Affordable Access

Harvey Cushing : Resolutions and Appreciations

Publication Date
  • Articles
  • Medicine


HARVEY CUSHING (1869-1939) HARVEY CUSHING RESOLUTIONS AND APPRECIATIONS In referring to the death of Dr. Cushing, Mr. Seymour remarked: "Yale has lost its most distinguished citizen, humanity one of its greatest benefactors." We of the School of Medicine feel this loss most keenly and intimately. To the students in the School he gave the inspiration of a great example; he was always ready to help them, willing at a moment's notice to interrupt anyone- even deans and elder statesmen-for a student who sought his counsel. This, indeed, was characteristic of him throughout his life, and there was only one person who mattered more to him than a student-that was a patient. Nearly every appreciation that has appeared since his death, especially those from his former pupils abroad, has mentioned that Dr. Cushing was first of all a great physician who gave primary consideration to the wel- fare of his patients. Recent students at Yale knew very little of him as a clinical teacher, for his lectures and clinics here were few, but those who had personal contact with him will not forget the experience. Nor will a Philadelphia medical student who, although he was unknown to Dr. Cushing, received, under the date of 27 December, 1938, the following letter in reply to an enquiry about Osler: Dear Mr. Thanks for your letter, which happens to be undated. You have doubt- less become so imbued with the spirit of Osler that such trifles as dating letters and bothering about a correct address are unnecessary. 'Any tomcat fool [one of his customary expressions] can tell the date by looking at the postmark, and fussiness about the exact address indicates that the person written to is unknown to the postman on his beat.' Until Osler's books were catalogued by W. W. Francis and finally sent to McGill, the urn containing his ashes was long concealed in Christ Church Cathedral near the tombs of Robert Burton and Saint Frideswide. They are now in the Osler Library at McGill; and in view of your sentimental feeling for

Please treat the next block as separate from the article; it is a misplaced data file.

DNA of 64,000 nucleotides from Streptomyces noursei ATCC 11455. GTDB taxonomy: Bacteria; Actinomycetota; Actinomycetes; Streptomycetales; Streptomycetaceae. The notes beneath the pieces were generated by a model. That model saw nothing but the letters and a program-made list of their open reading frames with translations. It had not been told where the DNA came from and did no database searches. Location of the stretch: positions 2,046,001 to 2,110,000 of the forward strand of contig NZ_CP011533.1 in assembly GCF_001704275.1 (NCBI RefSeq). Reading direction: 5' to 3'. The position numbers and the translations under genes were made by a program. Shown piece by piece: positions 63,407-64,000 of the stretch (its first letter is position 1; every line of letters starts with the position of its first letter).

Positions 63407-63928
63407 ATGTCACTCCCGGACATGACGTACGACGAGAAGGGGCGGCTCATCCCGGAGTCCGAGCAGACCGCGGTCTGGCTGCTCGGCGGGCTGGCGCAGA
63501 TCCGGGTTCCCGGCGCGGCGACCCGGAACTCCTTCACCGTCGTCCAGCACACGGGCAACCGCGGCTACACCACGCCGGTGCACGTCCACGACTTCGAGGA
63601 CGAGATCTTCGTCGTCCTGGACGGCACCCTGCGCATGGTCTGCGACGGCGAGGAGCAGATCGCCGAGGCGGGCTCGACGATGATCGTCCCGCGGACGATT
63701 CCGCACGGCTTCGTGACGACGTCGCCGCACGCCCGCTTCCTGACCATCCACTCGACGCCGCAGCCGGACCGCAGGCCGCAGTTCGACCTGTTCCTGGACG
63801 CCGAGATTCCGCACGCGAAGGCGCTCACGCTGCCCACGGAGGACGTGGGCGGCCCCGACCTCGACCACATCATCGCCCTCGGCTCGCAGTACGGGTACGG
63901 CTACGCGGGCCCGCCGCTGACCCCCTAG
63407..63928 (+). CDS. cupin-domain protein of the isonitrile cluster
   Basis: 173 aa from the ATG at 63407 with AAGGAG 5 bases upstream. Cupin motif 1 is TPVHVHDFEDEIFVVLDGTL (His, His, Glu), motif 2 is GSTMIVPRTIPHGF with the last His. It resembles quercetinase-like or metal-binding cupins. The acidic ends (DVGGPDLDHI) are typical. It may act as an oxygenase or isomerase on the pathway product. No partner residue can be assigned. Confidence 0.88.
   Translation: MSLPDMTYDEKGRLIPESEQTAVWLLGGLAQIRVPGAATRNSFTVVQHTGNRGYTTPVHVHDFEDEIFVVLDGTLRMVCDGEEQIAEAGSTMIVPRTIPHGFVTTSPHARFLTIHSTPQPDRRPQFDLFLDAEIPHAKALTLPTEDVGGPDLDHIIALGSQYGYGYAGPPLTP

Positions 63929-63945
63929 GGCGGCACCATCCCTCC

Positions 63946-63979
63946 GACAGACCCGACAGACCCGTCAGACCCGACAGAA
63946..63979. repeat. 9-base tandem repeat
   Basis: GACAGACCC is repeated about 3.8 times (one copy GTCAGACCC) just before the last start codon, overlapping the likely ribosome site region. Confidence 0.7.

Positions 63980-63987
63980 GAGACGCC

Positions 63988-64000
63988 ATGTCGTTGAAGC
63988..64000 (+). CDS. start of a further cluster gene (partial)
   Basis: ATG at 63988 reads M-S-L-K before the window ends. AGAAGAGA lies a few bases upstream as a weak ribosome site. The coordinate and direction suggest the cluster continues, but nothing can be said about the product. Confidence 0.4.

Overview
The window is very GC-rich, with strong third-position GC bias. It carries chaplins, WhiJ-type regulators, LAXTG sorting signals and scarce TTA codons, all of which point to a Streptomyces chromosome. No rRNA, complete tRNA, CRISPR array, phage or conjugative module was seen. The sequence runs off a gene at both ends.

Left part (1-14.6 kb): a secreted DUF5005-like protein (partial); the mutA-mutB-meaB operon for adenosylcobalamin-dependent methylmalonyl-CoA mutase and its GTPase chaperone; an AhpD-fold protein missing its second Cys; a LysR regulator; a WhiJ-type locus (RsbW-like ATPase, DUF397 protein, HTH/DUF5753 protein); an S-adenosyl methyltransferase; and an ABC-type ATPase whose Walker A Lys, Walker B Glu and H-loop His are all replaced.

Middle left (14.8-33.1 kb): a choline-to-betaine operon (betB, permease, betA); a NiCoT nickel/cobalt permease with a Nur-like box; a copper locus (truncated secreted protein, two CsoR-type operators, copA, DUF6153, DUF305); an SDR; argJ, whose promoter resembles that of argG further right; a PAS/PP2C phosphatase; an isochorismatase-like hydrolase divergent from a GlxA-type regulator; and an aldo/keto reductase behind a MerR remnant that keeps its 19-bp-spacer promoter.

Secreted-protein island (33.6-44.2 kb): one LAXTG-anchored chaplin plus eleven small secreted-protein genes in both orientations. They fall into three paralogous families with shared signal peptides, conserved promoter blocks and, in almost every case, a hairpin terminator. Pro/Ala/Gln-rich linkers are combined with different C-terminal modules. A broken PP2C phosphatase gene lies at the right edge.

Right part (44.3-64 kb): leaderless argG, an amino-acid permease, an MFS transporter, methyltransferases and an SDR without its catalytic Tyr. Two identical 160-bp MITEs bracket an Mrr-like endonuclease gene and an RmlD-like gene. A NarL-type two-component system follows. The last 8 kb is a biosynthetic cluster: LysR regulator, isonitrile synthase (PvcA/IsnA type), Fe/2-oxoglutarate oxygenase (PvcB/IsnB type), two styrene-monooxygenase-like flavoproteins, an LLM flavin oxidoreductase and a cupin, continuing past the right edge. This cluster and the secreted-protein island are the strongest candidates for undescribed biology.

There are no comments yet on this publication. Be the first to share your thoughts.


Seen <100 times